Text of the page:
In addition, the region was facing an outbreak of the Ebola virus disease when COVID-19 hit.

Within this context, we analysed the potential of President Tshisekedi to act as a vaccine ambassador and influence COVID-19 vaccine uptake.

In September 2021, we conducted a survey with 600 people in six villages of Lubero territory, in the province of North Kivu. Lubero is a remote and mostly rural area with poor public infrastructure and little access to media or news outlets. COVID-19 vaccines were not yet available in the study area.

Our survey started before Tshisekedi got vaccinated.

We asked: “Let’s assume a vaccine against coronavirus was available for you; would you take it?”.

While 98% of respondents said they had vaccinated their children against diseases such as tuberculosis, polio or measles, only 22% indicated they would accept a COVID-19 vaccine.

From answers to open questions we learned that this mismatch can largely be explained by respondents’ general lack of trust in the COVID-19 vaccine and its efficacy, and the fear of potentially mortal side-effects.

We further found low levels of institutional trust. Only 17% of respondents indicated they trusted the president when asked to what extent they believed he represented the best interests of the Congolese population.

Respondents also reported low phone ownership and access to media. In the week prior to the survey, 91% of respondents did not watch television and 57% did not listen to the radio.

Prior to asking about COVID-19 vaccine acceptance, a random third of respondents received the prompt: “Assume the president, Félix Tshisekedi, were to take the vaccine live on television”.

We measured the impact of this prompt by comparing respondents’ stated vaccine acceptance to that of a randomly selected control group and found that trust moderated the results. For those who reported trusting the president, we found that the survey experiment boosted vaccine acceptance by 25 percentage points. Instead, for those who mistrusted the president, vaccine acceptance was lower among those who saw the prompt, by 6 percentage points.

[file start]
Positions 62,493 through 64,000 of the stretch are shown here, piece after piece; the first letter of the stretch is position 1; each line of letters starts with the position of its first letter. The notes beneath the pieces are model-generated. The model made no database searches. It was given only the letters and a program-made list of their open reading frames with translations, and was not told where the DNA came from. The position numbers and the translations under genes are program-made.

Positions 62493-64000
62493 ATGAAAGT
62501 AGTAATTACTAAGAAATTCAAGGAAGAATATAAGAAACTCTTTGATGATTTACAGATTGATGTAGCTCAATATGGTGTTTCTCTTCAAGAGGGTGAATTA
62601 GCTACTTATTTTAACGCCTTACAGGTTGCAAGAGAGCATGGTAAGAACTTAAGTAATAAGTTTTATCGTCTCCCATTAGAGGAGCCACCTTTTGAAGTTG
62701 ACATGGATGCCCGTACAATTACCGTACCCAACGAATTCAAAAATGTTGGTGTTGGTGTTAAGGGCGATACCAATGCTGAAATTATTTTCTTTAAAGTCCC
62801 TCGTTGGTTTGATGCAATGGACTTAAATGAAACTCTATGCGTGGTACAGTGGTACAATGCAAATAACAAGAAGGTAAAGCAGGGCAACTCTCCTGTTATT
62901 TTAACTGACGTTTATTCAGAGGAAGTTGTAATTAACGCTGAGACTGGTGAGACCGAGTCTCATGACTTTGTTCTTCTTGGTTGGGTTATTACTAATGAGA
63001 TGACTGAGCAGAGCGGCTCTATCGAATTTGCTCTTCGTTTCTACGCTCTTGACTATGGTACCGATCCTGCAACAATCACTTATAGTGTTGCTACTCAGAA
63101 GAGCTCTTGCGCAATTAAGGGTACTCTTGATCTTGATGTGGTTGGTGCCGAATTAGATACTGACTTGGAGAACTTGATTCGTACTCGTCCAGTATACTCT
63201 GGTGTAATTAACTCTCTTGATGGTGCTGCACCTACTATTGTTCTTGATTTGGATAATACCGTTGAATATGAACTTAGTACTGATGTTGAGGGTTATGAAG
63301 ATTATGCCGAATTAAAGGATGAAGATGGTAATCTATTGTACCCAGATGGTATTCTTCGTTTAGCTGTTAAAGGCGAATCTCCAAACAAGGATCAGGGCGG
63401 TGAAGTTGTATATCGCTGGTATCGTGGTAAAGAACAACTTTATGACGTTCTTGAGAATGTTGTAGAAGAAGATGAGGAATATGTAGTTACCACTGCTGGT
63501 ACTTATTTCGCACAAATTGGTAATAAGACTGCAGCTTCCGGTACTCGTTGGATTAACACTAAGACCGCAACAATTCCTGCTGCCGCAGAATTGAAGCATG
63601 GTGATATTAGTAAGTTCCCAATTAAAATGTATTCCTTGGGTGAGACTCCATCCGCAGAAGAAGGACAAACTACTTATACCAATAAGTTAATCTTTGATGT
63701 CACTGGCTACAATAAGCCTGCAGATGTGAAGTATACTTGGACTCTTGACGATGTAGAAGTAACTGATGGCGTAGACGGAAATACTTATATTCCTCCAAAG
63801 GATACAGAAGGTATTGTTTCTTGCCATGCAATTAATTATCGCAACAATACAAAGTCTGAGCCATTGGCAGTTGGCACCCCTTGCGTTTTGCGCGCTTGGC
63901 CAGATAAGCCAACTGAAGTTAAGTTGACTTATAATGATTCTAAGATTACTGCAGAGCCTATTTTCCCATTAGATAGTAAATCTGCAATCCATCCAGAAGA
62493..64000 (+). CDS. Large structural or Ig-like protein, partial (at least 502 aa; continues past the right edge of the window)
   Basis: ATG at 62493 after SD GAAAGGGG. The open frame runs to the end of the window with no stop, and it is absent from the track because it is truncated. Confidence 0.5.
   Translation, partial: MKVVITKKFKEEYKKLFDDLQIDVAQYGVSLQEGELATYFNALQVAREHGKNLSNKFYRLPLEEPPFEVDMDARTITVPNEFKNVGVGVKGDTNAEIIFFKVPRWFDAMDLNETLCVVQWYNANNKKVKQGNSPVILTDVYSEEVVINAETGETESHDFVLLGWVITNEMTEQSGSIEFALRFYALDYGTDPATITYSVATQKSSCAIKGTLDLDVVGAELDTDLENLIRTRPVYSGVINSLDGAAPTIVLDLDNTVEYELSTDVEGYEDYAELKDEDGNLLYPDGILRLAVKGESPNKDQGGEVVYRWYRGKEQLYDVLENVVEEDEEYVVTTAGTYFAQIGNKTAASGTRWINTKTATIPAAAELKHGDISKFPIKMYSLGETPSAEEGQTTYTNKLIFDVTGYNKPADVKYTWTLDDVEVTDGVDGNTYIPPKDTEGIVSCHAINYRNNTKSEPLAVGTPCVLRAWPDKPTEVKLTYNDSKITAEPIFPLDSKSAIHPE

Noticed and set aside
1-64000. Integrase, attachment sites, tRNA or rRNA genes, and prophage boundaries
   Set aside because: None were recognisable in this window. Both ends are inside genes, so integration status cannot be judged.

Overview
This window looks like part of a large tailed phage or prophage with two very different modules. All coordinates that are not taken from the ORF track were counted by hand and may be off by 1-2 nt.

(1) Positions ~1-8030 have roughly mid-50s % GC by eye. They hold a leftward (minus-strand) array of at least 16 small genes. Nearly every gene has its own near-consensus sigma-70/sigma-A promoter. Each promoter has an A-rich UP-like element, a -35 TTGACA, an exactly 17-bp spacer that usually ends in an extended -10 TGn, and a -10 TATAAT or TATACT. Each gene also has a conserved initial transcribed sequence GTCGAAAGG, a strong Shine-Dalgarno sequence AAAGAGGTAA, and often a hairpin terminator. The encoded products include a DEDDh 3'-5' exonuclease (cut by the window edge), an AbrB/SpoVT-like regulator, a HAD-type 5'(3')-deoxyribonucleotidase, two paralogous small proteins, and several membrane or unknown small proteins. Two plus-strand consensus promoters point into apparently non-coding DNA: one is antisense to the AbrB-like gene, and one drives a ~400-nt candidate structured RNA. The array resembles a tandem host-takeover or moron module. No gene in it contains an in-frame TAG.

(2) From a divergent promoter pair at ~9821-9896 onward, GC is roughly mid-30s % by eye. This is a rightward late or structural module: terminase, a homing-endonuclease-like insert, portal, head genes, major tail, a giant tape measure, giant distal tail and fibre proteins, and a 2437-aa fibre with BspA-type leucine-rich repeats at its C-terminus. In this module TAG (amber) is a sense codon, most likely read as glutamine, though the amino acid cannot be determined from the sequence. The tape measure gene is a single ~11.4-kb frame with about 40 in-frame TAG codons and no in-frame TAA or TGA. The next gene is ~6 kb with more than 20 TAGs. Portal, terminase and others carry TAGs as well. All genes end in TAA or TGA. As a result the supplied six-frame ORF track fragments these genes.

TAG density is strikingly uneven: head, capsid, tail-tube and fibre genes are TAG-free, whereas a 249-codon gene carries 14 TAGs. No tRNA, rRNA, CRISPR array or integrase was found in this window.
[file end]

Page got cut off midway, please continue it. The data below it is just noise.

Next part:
To our surprise, the president got publicly vaccinated while our survey was in progress. Given low media access in our study region, only 18% of those interviewed after the broadcasting of Tshisekedi’s vaccination reported being aware of it. When comparing respondents with similar socio-economic profiles, access to media and levels of trust, we found that being aware of the president’s vaccination increased vaccine acceptance by 20 percentage points.

Policy implications

Our findings highlight that to serve as a vaccination model:

  • the leader should be perceived as trustworthy by citizens
  • the vaccination should be widely communicated.

When trust in national leaders is lacking, or news on their actions is inaccessible, other leaders might be more effective in boosting vaccine acceptance.


Nik Stoop, Senior researcher, University of Antwerp
Elie Lunanga, Researcher, University of Antwerp
Lara Collart, Development Economics Researcher, University of Antwerp
Marijke Verpoorten, Associate Professor, University of Antwerp>

The Conversation

This article is republished from The Conversation under a Creative Commons license. Read the original article.

Disclosure statement

Nik Stoop acknowledges financial support from Research Foundation Flanders through a post-doctoral scholarship (nr.: 12W8320N).

Elie Lunanga receives funding from University of Antwerp's Research Fund (DOCPRO – BOF scholarship FFB190256).

Lara Collart receives funding from Research Foundation Flanders (FWO) through a doctoral scholarship (11L9623N).

Marijke Verpoorten receives funding from Research Foundation Flanders (FWO, grant nr. G029321N).


Lancaster University provides funding as a founding partner of The Conversation UK.

University of Bath provides funding as a member of The Conversation UK.